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Hylomorphic composition: Simple substances and composite objects

Andrew J Jaeger, University of Nebraska - Lincoln


In chapter one, I distinguish between material objects and material substances. I then argue that material substances – ontologically independent beings – are substantially simple (i.e., material substances lack substantial parts). The argument for this turns on showing that only material substances can bear basic, non-structural properties. I then argue that human beings are material substances, and hence are substantially simple. In chapter two, I lay out a basic picture of the ontological structure of material substances: namely, I argue that material substances are what some (see, Brower 2014) call hylomorphic compounds of matter and form. Call this position the Thomistic Substratum Theory of material substances. I argue that the Thomistic substratum theory generates a hierarchy of compounds – substances and accidental unities – that prove to be explanatorily advantageous. In chapter three, I defend the thesis that there are macroscopic material substances that lack substantial parts against a handful of objections to the contrary. I then discuss how the Thomistic Substratum Theorist could account for the existence of (non-substantial) parts of material substances. In chapter four, I return to discuss the nature of material objects in general, paying close attention to non-substantial material objects. I argue that non-substantial material objects are accidental unities. In order to adequately explain this position, I turn to a more detailed examination of accidental unities and distinguish between substantially simple and complex unities. I argue that most of the non-substantial material objects we encounter in the world around us (e.g., artifacts) are substantially complex accidental unities. I then explain what the parts of such material objects are. Finally, I turn to discuss how this account can avoid several of the classical (and recalcitrant) ontological problems – e.g., the problem of the many, the problem of causal overdetermination, etc. – by appealing to the notion of a metaphysical grounding relation, which also might alleviate some of the parsimonious concerns regarding the permissiveness of Thomistic Substratum Theory.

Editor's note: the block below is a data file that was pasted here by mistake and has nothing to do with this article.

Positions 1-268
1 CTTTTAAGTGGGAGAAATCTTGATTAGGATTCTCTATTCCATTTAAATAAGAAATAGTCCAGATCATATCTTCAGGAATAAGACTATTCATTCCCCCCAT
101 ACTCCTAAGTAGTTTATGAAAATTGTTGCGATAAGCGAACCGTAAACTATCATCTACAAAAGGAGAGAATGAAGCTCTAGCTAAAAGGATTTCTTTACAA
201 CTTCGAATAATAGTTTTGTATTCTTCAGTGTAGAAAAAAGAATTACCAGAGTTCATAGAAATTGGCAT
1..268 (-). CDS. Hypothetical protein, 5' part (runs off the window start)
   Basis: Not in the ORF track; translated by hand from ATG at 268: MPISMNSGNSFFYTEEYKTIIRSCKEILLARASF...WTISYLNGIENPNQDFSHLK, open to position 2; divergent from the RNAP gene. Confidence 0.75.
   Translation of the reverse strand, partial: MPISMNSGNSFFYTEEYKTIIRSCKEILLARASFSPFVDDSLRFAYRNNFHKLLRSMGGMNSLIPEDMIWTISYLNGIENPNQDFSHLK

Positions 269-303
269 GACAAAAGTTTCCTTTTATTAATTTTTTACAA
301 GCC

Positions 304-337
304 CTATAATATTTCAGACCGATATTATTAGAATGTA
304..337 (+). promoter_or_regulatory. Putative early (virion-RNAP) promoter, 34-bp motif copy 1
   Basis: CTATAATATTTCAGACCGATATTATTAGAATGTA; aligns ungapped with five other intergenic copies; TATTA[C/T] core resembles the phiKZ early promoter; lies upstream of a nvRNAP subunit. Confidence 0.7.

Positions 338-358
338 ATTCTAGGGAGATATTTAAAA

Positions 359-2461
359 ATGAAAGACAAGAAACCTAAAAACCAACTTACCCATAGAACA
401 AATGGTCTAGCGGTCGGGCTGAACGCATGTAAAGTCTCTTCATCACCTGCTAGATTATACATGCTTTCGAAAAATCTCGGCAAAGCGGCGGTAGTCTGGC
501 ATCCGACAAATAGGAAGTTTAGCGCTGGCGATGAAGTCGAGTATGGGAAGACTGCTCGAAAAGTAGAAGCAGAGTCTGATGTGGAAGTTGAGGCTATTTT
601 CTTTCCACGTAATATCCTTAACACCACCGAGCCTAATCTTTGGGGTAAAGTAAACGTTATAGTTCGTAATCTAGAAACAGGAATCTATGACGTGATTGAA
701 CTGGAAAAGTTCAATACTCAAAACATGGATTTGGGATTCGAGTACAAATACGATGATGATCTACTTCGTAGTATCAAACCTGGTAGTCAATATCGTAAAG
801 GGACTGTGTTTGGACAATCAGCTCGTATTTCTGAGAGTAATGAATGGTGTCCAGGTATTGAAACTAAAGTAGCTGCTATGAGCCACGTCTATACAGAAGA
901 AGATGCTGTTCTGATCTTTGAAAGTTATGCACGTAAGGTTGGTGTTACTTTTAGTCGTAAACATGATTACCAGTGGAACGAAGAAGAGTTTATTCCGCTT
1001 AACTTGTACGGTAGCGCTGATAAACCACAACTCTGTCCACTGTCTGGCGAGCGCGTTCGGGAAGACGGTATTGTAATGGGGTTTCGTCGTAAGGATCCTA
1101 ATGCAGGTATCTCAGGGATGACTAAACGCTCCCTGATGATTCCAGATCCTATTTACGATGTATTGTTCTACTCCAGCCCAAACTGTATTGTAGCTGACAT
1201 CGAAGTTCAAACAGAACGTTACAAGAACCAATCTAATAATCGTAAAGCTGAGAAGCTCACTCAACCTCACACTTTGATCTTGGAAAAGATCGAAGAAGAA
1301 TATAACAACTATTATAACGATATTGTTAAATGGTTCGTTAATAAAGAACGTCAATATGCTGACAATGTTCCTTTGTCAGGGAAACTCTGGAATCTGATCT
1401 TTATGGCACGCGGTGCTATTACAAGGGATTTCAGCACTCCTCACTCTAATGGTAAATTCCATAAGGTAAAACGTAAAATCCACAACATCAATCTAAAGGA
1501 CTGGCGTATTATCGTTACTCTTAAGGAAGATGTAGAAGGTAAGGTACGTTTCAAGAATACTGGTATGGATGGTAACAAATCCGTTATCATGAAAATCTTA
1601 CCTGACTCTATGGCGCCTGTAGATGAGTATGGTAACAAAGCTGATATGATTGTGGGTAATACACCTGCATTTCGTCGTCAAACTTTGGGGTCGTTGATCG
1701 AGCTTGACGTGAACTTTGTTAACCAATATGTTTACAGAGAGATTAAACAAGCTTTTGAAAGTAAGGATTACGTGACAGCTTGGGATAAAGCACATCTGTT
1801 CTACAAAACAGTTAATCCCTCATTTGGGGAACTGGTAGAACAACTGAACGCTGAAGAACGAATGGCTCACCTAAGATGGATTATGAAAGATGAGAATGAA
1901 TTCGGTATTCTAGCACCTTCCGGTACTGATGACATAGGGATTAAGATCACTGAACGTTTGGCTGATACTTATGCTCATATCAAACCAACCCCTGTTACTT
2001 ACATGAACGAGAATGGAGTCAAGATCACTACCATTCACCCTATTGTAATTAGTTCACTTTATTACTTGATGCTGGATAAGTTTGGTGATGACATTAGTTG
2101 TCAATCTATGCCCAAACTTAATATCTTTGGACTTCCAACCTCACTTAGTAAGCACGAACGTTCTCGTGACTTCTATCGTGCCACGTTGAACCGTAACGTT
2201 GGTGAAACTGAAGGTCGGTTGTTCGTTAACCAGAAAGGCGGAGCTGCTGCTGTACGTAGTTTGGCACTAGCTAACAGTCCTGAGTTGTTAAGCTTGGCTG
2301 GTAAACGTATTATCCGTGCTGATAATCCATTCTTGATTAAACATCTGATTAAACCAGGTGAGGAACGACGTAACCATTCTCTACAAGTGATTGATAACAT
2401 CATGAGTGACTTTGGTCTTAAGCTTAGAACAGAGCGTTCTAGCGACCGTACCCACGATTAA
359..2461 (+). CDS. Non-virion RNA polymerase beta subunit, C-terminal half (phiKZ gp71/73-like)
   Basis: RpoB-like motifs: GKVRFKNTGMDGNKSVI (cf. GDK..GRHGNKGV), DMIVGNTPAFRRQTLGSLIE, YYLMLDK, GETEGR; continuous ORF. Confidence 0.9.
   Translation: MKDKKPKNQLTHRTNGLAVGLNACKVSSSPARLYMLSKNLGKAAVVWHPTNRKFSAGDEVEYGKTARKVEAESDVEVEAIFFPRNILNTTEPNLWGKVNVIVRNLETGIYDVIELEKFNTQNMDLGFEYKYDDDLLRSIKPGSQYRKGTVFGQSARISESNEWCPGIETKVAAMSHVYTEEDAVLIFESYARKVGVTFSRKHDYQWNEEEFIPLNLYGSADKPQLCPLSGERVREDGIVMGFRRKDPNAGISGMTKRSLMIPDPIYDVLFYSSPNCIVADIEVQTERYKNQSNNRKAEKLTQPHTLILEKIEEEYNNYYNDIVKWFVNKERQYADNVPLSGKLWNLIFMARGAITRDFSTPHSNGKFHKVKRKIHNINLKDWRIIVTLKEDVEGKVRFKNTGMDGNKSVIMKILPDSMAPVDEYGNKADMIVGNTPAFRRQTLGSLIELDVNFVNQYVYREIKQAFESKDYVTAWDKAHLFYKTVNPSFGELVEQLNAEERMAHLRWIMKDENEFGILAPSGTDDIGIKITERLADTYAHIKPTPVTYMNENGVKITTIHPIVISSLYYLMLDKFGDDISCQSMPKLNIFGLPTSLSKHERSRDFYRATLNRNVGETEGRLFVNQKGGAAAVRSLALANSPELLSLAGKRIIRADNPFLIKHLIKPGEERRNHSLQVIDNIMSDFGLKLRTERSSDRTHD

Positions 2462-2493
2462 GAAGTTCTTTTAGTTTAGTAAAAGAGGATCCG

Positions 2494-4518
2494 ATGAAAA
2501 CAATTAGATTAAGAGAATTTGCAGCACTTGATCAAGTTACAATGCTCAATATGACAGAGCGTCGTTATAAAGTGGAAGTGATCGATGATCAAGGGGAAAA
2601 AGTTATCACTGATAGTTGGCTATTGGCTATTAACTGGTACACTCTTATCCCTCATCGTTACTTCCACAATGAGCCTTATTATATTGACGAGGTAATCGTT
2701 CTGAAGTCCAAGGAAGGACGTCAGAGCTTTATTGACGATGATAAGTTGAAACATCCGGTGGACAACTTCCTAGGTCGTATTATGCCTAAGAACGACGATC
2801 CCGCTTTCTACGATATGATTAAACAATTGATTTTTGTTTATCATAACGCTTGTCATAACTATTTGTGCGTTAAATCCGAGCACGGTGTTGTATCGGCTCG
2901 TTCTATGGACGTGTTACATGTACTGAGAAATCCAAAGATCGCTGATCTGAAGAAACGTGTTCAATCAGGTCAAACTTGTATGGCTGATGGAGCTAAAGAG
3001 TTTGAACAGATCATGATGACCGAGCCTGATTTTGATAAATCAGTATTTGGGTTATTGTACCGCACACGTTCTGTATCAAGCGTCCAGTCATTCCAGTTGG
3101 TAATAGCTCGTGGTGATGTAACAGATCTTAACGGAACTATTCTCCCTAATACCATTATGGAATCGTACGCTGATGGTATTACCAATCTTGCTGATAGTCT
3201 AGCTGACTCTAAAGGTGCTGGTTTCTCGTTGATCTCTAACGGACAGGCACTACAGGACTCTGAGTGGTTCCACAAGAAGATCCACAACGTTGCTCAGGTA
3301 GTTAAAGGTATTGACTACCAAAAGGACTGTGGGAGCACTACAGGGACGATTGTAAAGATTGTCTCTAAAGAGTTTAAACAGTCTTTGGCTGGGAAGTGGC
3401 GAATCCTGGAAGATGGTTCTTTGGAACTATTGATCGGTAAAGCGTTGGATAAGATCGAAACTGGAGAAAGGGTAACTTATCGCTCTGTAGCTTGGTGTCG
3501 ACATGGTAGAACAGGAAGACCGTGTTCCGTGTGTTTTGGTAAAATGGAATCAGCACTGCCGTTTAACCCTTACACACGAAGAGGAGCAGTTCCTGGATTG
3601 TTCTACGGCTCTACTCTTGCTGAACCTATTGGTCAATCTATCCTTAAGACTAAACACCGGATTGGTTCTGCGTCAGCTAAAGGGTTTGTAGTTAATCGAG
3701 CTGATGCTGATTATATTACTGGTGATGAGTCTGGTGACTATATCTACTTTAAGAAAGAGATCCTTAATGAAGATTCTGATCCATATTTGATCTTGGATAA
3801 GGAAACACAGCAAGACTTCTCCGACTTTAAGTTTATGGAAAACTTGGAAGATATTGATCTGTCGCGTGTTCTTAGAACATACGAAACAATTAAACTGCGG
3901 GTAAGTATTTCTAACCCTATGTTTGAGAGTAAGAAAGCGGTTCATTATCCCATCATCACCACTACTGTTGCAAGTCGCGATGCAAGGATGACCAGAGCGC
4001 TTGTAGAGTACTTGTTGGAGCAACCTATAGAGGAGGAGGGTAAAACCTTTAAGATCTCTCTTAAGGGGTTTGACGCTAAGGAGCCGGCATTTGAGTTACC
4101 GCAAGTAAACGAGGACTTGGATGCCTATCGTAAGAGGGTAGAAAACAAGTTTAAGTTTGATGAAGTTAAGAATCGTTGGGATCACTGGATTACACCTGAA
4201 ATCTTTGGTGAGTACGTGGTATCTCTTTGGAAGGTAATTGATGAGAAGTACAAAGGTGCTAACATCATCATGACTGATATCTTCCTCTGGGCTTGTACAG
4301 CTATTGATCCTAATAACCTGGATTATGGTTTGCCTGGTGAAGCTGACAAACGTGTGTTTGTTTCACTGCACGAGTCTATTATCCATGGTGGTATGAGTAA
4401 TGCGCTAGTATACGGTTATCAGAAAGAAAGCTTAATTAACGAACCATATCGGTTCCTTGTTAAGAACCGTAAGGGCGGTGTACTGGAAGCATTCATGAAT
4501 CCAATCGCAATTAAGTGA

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Recommended Citation

Jaeger, Andrew J, "Hylomorphic composition: Simple substances and composite objects" (2014). ETD collection for University of Nebraska - Lincoln. AAI3666199.